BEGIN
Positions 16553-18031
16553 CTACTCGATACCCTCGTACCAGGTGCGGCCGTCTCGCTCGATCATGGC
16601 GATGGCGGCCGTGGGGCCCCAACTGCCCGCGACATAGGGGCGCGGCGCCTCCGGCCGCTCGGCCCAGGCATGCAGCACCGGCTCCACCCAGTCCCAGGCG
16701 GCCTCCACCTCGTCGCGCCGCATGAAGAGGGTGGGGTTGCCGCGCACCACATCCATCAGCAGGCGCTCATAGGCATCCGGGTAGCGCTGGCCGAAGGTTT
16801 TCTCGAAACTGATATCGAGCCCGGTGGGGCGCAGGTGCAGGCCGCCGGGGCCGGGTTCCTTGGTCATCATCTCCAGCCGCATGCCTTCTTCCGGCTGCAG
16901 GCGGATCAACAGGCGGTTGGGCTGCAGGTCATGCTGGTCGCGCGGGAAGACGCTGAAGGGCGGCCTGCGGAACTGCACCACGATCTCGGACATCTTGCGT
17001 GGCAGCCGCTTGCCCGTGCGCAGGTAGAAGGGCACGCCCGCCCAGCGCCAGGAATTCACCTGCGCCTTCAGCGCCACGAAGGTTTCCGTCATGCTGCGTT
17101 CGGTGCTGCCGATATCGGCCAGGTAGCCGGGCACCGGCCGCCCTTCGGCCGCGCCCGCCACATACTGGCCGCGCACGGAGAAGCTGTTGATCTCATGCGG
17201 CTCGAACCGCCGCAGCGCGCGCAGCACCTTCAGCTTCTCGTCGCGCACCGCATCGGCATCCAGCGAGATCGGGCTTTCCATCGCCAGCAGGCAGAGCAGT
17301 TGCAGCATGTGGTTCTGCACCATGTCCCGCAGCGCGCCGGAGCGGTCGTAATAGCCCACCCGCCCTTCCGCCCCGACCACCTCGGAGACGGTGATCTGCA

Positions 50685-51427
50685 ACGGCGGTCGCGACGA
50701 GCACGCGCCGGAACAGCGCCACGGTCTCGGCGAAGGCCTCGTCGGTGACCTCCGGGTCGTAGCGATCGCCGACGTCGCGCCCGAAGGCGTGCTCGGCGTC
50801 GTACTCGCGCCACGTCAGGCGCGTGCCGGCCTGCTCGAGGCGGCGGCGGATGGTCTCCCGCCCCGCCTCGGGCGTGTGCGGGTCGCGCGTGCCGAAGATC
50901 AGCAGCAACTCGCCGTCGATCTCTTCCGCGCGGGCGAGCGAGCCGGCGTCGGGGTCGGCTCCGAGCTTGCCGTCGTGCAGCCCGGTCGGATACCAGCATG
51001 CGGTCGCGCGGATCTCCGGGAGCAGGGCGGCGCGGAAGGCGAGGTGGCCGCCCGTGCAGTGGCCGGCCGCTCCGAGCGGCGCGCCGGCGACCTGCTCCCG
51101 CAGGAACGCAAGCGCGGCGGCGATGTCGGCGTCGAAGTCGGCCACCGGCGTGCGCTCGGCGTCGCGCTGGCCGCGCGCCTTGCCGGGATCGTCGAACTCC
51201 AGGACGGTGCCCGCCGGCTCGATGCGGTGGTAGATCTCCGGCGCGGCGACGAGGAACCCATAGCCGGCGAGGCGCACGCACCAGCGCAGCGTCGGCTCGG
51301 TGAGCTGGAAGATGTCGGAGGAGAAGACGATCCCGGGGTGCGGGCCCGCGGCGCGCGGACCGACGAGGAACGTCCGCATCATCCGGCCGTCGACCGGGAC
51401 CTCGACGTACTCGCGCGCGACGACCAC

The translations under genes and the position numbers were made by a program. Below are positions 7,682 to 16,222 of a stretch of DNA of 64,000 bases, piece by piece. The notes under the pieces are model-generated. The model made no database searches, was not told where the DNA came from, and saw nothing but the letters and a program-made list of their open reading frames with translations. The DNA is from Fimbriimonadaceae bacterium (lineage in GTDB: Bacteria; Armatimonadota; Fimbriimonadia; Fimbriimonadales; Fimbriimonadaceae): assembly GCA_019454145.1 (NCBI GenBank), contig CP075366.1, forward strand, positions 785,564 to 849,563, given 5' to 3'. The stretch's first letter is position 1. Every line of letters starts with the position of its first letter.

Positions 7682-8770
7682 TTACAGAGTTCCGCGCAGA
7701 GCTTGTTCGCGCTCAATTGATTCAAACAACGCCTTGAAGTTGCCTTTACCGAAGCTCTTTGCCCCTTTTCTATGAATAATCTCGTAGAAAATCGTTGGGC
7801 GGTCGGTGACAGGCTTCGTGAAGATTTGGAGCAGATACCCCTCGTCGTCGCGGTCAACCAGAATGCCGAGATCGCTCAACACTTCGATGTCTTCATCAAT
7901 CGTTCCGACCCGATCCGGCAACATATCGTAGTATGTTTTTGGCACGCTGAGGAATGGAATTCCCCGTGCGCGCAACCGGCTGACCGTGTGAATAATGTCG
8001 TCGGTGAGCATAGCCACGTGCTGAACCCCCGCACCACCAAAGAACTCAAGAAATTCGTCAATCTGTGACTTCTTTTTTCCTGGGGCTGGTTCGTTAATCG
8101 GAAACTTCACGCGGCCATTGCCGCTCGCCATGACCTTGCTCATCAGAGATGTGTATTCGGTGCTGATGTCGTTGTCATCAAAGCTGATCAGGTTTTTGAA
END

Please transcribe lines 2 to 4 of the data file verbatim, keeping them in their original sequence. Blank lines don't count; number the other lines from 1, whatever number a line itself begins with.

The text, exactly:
16553 CTACTCGATACCCTCGTACCAGGTGCGGCCGTCTCGCTCGATCATGGC
16601 GATGGCGGCCGTGGGGCCCCAACTGCCCGCGACATAGGGGCGCGGCGCCTCCGGCCGCTCGGCCCAGGCATGCAGCACCGGCTCCACCCAGTCCCAGGCG
16701 GCCTCCACCTCGTCGCGCCGCATGAAGAGGGTGGGGTTGCCGCGCACCACATCCATCAGCAGGCGCTCATAGGCATCCGGGTAGCGCTGGCCGAAGGTTT